Zip Up the Coat of Your Home – Energy Efficiency Basics

Door Blog 080416Thank you to Nick Brouk for the initial write-up of these podcast notes.

While there is much more to a green home, energy efficiency is often the most discussed and a large part of the whole package. The anatomy of a typical green home, along with the basics of energy efficient practices and features helps people understand the terminology associated with building an energy efficient home; as well as provides guidance for maximizing energy efficiency within your home.
Starting with the walls or the “skin” of your house, it is important to make sure to control air-movement throughout the confines of your home. Air will always go from hot to cold areas, as well as wet to dry. So the barrier that makes up the outside of your house must be able to keep hot air out when its cold inside, and moist air out when its dry inside. Make sure your builder or remodeler understands this concept, as air sealing is needed to maximize your home’s insulation efficiency. For instance, check to make sure your builder caulks and seals the seams and joints of your walls and home. Without air-sealing, you will not be able to take complete advantage of your insulation. “Like wearing a down coat with the zipper open”.

green-gab-play-ghc-300x300Windows and doors also play a very tricky role in controlling your home’s airflow. There is a trade-off between the insulation of walls and the natural light provided by windows. Consulting a contractor or builder about the formula for calculating the window-to-wall ratio for your home can help you maximize insulation and air tightness, while still maintaining the proper amount of natural light.

On to the foundation and base of the house where there is a growing trend among builders to spray-foam the joints and seams near the foundation of the house, which is incredibly beneficial to the general insulation of the house as a whole. Some people insulate under the floor of the basement, or even wrap the foundation in a foundation blanket, for a more complete insulation around the envelope of the house. Remember the envelope of the house is all of the sides providing protection from the elements – foundation, walls (with windows and doors) and roof.

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At top of your home, your attic is a critical source of heat transfer. As we recall, heat rises, and subsequently in a home, becomes trapped in the attic. If your attic is not properly insulated and air-sealed, it can be one of the biggest sources of unwanted heat, and cause your utility bills to climb. This is such a major and common issue in homes, that most heating and cooling companies offer some variation of financial assistance in order to help properly air seal and insulate your attic. Be sure to air seal your attic before adding any extra insulation. Unless you know that your attic is has R38 or more of insulation, (which translates to around a foot of blown insulation), you should have your attic checked and properly sealed.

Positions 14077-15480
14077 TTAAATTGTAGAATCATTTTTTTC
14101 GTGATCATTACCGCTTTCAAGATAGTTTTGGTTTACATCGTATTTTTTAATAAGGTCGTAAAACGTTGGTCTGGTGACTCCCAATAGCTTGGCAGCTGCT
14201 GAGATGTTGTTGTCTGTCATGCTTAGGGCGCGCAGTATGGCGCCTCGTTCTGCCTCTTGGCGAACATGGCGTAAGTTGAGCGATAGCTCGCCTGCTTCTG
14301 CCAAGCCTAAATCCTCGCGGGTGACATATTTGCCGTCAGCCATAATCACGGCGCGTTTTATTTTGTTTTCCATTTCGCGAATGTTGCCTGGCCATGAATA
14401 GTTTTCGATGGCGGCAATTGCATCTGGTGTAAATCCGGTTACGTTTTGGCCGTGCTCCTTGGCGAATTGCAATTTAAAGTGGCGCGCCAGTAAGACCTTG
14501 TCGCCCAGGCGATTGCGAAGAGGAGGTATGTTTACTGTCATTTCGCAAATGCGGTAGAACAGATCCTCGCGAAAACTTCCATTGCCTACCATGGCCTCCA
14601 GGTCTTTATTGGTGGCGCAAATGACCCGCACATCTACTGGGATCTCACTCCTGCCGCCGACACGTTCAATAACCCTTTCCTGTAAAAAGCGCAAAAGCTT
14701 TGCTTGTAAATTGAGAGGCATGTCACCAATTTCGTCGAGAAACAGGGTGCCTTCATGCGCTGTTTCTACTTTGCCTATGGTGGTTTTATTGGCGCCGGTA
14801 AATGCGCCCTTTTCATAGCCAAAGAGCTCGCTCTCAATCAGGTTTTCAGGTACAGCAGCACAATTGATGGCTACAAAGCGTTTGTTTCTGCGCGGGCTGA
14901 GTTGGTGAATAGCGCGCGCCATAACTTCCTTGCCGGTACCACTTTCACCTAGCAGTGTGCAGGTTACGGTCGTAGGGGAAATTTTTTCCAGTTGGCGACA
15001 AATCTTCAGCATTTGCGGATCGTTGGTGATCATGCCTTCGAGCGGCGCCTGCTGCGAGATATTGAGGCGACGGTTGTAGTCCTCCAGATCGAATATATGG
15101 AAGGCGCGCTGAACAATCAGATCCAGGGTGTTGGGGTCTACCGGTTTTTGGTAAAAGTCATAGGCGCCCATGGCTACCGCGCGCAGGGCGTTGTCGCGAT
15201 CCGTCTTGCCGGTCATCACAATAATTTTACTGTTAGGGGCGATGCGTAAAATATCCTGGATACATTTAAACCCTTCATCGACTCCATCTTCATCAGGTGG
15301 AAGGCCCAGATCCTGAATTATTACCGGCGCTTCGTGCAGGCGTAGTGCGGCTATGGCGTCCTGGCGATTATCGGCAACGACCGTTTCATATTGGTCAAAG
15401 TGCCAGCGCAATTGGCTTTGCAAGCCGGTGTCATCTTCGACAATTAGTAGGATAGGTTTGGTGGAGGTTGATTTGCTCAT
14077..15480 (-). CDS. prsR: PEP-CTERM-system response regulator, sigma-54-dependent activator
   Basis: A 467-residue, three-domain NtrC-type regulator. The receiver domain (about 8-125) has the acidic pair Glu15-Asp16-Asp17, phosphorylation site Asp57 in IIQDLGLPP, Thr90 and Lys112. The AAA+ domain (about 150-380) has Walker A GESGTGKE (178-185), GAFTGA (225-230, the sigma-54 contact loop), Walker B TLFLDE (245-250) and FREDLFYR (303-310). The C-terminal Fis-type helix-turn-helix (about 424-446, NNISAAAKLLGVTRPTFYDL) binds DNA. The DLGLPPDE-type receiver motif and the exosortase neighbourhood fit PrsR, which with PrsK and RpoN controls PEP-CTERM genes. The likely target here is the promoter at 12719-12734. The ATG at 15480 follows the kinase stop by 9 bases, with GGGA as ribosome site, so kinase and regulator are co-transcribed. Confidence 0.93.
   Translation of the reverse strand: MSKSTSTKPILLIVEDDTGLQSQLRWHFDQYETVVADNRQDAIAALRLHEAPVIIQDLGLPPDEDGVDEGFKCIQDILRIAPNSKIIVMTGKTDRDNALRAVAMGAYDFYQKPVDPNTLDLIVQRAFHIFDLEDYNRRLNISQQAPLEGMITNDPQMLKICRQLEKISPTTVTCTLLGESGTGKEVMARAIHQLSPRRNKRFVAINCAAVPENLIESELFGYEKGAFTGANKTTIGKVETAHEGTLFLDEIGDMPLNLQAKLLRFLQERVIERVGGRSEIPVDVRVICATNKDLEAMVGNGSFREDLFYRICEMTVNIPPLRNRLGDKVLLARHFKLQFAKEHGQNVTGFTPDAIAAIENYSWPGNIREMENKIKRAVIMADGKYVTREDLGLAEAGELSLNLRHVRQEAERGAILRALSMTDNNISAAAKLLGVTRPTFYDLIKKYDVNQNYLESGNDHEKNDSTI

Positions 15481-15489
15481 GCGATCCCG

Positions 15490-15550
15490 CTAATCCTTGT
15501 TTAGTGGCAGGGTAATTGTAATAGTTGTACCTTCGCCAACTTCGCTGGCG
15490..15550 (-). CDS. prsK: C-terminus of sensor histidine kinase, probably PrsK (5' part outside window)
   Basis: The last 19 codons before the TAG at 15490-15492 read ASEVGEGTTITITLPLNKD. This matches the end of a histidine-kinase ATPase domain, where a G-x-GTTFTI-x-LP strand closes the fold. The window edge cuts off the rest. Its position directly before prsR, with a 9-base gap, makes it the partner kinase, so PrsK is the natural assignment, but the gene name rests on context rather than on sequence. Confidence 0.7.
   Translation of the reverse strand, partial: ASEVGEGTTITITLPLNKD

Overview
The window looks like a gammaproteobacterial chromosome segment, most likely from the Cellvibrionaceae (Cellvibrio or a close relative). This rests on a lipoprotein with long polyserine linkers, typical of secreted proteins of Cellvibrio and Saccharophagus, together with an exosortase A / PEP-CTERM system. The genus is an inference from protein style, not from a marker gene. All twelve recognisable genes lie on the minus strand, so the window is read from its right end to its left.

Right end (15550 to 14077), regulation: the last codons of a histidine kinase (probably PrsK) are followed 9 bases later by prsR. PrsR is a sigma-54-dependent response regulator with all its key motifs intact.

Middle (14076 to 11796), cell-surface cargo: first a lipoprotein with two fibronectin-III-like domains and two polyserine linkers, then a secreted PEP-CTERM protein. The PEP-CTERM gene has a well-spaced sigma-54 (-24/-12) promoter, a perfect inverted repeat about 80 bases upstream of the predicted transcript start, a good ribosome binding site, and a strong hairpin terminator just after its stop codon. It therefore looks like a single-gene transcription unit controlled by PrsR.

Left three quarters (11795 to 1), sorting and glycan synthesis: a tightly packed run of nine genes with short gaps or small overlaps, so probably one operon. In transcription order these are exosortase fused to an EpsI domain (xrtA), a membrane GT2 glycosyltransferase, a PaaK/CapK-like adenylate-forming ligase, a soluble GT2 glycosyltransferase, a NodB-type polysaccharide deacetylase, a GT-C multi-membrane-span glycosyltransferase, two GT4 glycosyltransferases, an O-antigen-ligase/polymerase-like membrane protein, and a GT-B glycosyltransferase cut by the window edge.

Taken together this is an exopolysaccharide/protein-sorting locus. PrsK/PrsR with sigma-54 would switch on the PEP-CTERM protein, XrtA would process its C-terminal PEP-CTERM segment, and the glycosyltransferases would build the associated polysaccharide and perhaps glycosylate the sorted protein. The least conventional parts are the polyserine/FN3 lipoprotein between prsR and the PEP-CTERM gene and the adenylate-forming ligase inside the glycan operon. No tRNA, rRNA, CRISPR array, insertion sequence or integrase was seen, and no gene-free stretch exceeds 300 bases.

In some homes, some of the heating and cooling system components are in the attic, garage or other unconditioned space, which can cause the system to less efficiently, increase your bills, and potentially fail sooner. Proper air sealing and insulation for the climate and the home will help with this. If at all feasible, install your heating and cooling system (properly vented of course) in conditioned space (a place that is treated as a living space, even if there are not finished quarters.) In the correct operating environment, your heating and cooling system will run much more efficiently, and last much longer. As for the heating and cooling unit itself, you also need to inform your contractor about the specifics of your home, as well as any air sealing and insulation work that you have had done, in order to make sure the heating and cooling contractor fits your home with the right sized unit. A lot of times, the contractor will be unaware of several aspects of the house, and may install a unit that is much too large.
Finally, lighting and plug loads (electronics, appliances, etc.) affect energy efficiency throughout your home and can be easily remedied to save money and energy. Switching to LED lights and bulbs is huge for efficiency, and with their recent popularity, their price has been lowered to a point of legitimate cost-effectiveness. Appliances are another good area to make sure you buy smart. Check the energy guide or look for the Energy Star label. Refrigerators are one of the biggest energy guzzlers, given they are constantly running. Choosing an energy efficient refrigerator is crucial. Recycling the old fridge in the garage will also save you money and energy.
Overall, upgrading basic aspects of your home when you replace, remodel or build allows you to upgrade energy-efficiency which not only saves you money, yet also helps do your part for the world and the environment.
Resources about Energy Efficiency Basics on today’s podcast

Energy Efficiency – Homes, Department of Energy

Energy Saver, Department of Energy

Energy Star, EPA – click on Energy Savings at Home

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